The influence of the sinful flesh upon a man’s spirit is often pictured by the hardness of the human heart. But this influence is reversed by Jesus’ sacrifice on the Cross. Under this program, the laws of God are no more just outwardly received and obeyed, as mere duty but inwardly received and obeyed. Jeremiah speaking in the context of the New Covenant says in Jer. 31:33b-34a:

I will put my law within them, and I will write it on their hearts. And I will be their God, and they shall be my people. And no longer shall each one teach his neighbor and each his brother, saying, ‘Know the LORD,’ for they shall all know me, from the least of them to the greatest, declares the LORD

In the words of Ezekiel and Jeremiah, sinful man receives a ‘new heart’ with ‘new affections’. A heart which now receives the Word and does it wholeheartedly. Not only does this heart receive the Word but also perseveres in it. And this perseverance is wrought by the Holy Spirit, who now lives in the ‘new heart’. That is why God says through Ezekiel, “And I will put my Spirit within you, and cause you to walk in my statutes and be careful to obey my rules” (Ezek. 36:27). And Jeremiah spells it out in many ways: (1) He implies that this new covenant will not be broken in contrast to the old covenant which was ‘broken’ by Israel (Jer. 31:32); (2) they will have a heart which will fear God forever (Jer. 32:39, 40c), God also will not turn away from doing good to them (Jer. 32:40b), it is an everlasting covenant (Jer. 32:40a). All these points imply the perseverance of the saints.

And all these benefits mentioned above are poured out because the sins of these saints are forgiven and no more remembered by God. That is why God after enumerating the benefits of the New Covenant says in Jer. 31:34b, “For (because) I will forgive their iniquity and I will remember their sin no more”. All the benefits of the New Covenant come to us because our sins were forgiven by God due to the sacrifice of Jesus on the Cross. So, the Cross of Jesus Christ is the place where man’s redemption from sin and Satan is initiated and sustained.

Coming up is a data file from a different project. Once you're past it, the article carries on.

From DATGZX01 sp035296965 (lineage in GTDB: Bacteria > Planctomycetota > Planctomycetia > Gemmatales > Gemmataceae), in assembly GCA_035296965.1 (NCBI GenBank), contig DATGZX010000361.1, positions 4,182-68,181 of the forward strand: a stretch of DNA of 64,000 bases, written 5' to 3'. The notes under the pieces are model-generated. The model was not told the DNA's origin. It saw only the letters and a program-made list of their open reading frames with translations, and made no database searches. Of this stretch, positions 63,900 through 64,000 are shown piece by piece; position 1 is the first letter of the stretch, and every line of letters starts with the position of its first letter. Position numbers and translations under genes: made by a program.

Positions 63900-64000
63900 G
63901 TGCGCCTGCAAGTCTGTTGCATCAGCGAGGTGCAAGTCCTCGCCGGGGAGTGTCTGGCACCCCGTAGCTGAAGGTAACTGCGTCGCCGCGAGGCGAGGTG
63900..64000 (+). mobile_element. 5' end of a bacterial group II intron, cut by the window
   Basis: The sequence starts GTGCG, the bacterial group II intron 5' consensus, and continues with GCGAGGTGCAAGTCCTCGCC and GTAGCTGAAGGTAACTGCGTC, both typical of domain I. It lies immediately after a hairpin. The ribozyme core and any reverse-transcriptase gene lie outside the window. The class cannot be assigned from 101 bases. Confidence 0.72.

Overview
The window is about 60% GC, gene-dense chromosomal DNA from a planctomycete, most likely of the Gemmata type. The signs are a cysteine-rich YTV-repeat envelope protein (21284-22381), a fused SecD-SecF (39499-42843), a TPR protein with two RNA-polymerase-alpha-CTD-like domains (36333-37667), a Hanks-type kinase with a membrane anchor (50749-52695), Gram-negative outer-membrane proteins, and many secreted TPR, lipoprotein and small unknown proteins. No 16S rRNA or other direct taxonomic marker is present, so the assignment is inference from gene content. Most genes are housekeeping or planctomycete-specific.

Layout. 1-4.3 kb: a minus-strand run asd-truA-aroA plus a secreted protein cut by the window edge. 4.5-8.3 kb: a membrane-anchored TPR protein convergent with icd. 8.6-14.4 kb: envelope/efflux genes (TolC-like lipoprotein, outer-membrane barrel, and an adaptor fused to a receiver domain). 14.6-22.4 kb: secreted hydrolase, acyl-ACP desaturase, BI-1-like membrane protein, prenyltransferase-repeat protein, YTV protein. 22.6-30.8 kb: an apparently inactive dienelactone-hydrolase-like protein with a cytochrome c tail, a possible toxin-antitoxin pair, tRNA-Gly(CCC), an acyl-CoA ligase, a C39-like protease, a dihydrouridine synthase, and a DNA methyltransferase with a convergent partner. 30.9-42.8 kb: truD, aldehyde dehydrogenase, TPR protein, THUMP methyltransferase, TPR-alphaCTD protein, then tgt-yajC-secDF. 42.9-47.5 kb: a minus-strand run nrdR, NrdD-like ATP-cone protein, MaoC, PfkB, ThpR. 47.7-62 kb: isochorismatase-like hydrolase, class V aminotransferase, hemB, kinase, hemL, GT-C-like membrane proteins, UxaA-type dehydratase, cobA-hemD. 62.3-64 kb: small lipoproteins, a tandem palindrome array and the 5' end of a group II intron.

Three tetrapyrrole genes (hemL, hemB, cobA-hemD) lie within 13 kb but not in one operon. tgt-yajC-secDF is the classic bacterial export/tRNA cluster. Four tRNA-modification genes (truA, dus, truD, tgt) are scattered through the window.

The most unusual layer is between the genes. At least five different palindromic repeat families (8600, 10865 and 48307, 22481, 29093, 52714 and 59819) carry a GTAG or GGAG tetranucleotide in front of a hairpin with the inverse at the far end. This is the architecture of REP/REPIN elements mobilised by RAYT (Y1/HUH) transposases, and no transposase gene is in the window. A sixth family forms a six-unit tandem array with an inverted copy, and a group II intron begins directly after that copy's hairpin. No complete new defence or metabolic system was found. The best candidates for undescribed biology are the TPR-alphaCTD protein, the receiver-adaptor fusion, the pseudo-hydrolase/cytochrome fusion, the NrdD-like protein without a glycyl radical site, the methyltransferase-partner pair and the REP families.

The Solution: Applied by the Holy Spirit

Certainly, every aspect of the redemption was bought at the Cross but it is applied to individual lives by the Holy Spirit. No wonder, Jesus after his resurrection asks his disciples to wait for the Holy Spirit (Acts 1:3-5). The spirit of man which was enslaved to the sinful flesh is set free by the power of the Holy Spirit. The spiritually blind man is able to see when the Holy Spirit comes and opens his eyes. The dead spirit is given a new life by the Holy Spirit.

And this reality is clearly stated by Jesus in his interaction with Nicodemus. In Jn. 3:3, 5, he says, “Truly, truly, I say to you, unless one is born again he cannot see the Kingdom of God… unless one is born of the water and the spirit, he cannot enter the Kingdom of God. That which is born of the flesh is flesh, and that which is born of the Spirit is spirit”. A man who is born from his mother’s womb is just a physical man, he is flesh. But a man who is birthed by the Spirit of God is a spiritual man, he is spirit. This regeneration of man’s dead spirit in to a spirit that is now alive, is carried out by the Holy Spirit. Often known as the born-again experience.

And it is through this quickening of the Spirit that a man is now ‘able’ to believe in Jesus. The will which was enslaved, is set free to be able to now believe in Jesus. And Paul talks about the difference between a man who was spiritually dead and one who is spiritually alive. When the gospel is preached to the former, he considers it a weak or foolish message (1 Cor. 1:22-23). But when the Holy Spirit works through that preaching and regenerates a man’s spirit, who in Paul’s terminology has been ‘called’, then he is able to accept Christ as the power of God and wisdom of God (1 Cor. 1:24). In 2 Corinthians Paul tells the Corinthians that they who were once spiritually blind (2 Cor. 4:4) were ‘given’ the light of the knowledge of the glory of God in the face of Jesus Christ when God shined that light in to their hearts (2 Cor. 4:6). The regenerating work of the Holy Spirit is that moment in a man’s life, when the light of God shines in to the dark heart of a sinner. He is turned in to a repentant believer. It is a sovereign act of God and it is nothing short of a miracle! It is a supernatural event!